You can manage your own author pages on Facebook, Twitter, Amazon Author Central, Good Reads and your website or blog, in your advertising and at events. You will have more to talk about if you have more than one book.

By having multiple ebooks for sale in different genres it probably will not make much difference to the sales of either title, especially if you don't do anything else to market them both online and offline.

Have a read of 1001 Ways to Market Your Books (2006). It's getting old but there's still a lot of useful information in here, especially about marketing strategy and self-belief for selling books.

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What’s the difference between a blurb and a synopsis?

Those who have written or read books will have heard of these terms. However, quite often people think these words reference the same thing. In reality they are very different.

A synopsis is a complete description of your book and the important plot points. These are generally full of spoilers. A synopsis is generally used when you’re talking about your book with professionals.

A blurb, on the other hand, is a teaser. A blurb is that little snippet you see on the back of a printed book, or the description provided with an ebook. A blurb is your chance to make someone want to read your book. There are no spoilers, but there can be hints of twists.

Think about it this way: a synopsis has spoilers, a blurb teases.

A new term for blurb in the ebook world is the meta-data ‘short description’, which tends to be a little longer than a printed book blurb, as there’s a higher limit of space for ebook sales information.

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Should my book be in Australian English or US/American English?

When you are writing your book, it is important to consider your audience’s location. One of the largest book markets in the world is the USA, and their brand of English is not the same as what’s in use in Australia. Because of this, an American audience may not understand all Australian English.

To this day, you will often find two versions of a print book, one in UK or Australian English, and another in US English. These two editions would be sold in the relevant markets (UK and AU English in Aus and Britain, US edition in USA). Think Harry Potter and the Philosopher’s Stone V Harry Potter and the Sorcerer’s Stone. However, with ebooks there is usually global distribution to think about. There is usually only one version that is sold everywhere.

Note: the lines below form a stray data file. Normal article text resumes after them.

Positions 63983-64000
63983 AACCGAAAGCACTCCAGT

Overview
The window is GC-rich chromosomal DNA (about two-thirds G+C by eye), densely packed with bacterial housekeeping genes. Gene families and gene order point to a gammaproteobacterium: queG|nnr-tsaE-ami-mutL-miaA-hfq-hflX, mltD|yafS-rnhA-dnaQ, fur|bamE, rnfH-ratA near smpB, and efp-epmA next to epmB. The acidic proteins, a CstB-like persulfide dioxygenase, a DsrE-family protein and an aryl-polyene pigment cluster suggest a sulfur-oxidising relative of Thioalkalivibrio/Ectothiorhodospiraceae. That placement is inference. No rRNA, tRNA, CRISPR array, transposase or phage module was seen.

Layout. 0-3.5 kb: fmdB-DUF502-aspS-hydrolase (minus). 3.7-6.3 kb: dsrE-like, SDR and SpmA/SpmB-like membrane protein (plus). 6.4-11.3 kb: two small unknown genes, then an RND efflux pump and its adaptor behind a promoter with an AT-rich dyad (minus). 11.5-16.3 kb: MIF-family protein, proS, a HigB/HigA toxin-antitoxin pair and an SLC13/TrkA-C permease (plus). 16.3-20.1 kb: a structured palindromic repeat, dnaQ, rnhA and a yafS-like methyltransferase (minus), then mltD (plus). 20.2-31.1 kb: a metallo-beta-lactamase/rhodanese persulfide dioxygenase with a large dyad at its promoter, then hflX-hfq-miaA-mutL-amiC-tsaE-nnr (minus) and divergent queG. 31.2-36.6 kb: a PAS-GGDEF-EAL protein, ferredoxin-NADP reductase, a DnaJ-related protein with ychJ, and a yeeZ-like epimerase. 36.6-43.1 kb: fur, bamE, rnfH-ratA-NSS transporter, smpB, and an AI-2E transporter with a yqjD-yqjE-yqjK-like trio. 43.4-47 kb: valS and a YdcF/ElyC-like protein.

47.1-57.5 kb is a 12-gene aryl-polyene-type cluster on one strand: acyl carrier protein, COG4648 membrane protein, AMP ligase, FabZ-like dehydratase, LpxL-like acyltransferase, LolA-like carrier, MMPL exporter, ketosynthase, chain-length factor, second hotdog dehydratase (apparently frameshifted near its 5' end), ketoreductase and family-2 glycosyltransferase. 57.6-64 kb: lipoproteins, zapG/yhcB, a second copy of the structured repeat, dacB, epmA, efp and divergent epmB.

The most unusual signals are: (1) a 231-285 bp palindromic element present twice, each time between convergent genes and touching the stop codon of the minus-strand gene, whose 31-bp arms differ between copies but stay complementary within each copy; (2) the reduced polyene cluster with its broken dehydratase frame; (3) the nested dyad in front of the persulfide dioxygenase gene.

So, it comes into question what language should you use? As Australians, we obviously prefer Australian English (Mum over Mom). The question to ask yourself is, who do you want to cater to more? If your book is going to be sold largely in the US, it is perhaps a good idea to use American English.

An in-house opinion would be to use the setting of your book as an indicator, ie., a book set in Brisbane should be in AU English, while a book set in Chicago should be in US English. Ultimately this choice is up to you.

For more on differences between Australian English and US English, read here.

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Can you make my ebook rank better on the Amazon and Apple webstores?

We may be able to, yes. Firstly by getting the meta-data right and optimising your title, keywords and blurb. Please see Marketing Stage 1.

Every author wants their book or ebook to rank first on page one for the searches done by readers on book stores like Amazon, Apple, Kobo, GooglePlay and Barnes & Noble. Assuming you have perfectly optimised your meta-data already, why is it that an exact search for some words in your book may still not be bringing your book to position one?

The answer is not simple to divine. Bookstores do not make their search algorithms common knowledge as that would open them to manipulation and ultimately make them less effective. It is in their interest to rank your book if it is relevant, but the recommender system used on these webstores does not know your book is relevant until it has more to go on than just the meta-data.

It is not possible to do ebook-store-optimisation like it is possible to do search-engine-optimisation. It's more about the sales rank, which is generated based on number of purchases and pages read. In the absence of sales, then the starting point is to create some buzz that results in ratings and reviews.